The Whitney Biennale

Mostly conservative, mostly concerned with issues of representation, mostly about things on walls, with some installations and films to balance things out. Refreshing in how old fashioned it is, and in many ways, interesting in how it tackles questions of beauty, and the place of it. Lots of things there because they are skillful or well crafted.

The stuff that could be considered subversive may be here, but are muted, or even emasculated. No Paul McCarthy’s perversion of Disney anamontirics but black drawings on white paper, no Catherine Opie photos of dykes and their place in the SoCal milieu, amongst freeways and palm trees but her Minnesota ice houses. Jack Pierson has been doing radical things with vitrines and assemblage, even his found signs are strange and beautiful–what do we have instead, his Bruce of LA cheesecake. They even have David Hockney and his middle aged drawings of real estate.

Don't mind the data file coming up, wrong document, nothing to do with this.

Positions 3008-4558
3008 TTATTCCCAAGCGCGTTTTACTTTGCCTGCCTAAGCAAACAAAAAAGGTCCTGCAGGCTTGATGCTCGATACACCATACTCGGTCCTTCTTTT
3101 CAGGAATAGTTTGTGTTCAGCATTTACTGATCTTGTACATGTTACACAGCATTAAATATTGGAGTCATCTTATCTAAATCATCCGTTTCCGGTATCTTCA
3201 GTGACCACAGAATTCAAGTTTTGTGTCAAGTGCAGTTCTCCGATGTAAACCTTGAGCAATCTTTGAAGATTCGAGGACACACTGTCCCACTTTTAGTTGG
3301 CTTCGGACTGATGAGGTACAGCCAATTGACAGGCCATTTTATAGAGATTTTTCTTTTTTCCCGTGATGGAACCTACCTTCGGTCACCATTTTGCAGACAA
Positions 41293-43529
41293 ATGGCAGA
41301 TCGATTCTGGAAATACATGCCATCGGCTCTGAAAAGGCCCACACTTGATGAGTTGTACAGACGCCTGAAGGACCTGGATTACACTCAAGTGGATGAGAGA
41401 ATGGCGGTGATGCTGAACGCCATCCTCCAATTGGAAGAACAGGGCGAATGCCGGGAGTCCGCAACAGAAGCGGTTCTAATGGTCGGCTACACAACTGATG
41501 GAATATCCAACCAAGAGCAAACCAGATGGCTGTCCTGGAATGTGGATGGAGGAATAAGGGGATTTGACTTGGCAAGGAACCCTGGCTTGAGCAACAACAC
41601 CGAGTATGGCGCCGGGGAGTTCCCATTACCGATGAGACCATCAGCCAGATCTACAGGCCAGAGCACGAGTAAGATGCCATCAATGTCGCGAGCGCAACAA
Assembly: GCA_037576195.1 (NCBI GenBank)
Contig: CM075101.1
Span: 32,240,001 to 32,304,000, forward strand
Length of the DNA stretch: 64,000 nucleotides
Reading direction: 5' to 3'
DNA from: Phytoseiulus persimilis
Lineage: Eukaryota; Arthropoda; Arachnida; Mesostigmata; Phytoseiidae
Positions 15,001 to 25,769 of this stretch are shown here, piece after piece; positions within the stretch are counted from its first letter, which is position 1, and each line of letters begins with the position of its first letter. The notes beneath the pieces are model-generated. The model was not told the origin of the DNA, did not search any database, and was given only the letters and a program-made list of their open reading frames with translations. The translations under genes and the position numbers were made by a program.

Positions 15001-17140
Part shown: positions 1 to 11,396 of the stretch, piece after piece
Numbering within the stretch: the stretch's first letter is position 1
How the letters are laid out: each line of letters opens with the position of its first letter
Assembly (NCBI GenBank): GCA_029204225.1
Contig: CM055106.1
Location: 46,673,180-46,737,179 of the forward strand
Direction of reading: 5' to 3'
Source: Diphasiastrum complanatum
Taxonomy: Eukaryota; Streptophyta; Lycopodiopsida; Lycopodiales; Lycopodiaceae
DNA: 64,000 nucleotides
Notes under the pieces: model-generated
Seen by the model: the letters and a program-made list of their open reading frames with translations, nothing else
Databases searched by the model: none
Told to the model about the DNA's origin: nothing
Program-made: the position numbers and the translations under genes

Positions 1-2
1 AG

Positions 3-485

The problem is that the best/most interesting work lately has been the reclamation of conservative crafting, not only drawing and painting but crochet and knitting for example…maybe we have reached the limits or reductionist aesthetics and polemicist politics, and are now finding deep joy in Monkeys (Laura Owens gorgeous large scale water colours) and Royalty (Liz Peyton).

(another thought: there is a constant movement to bring film and photography into the fold, and to reward people who make both, perhaps this is the end of the struggle between those who paint and those who take pictures)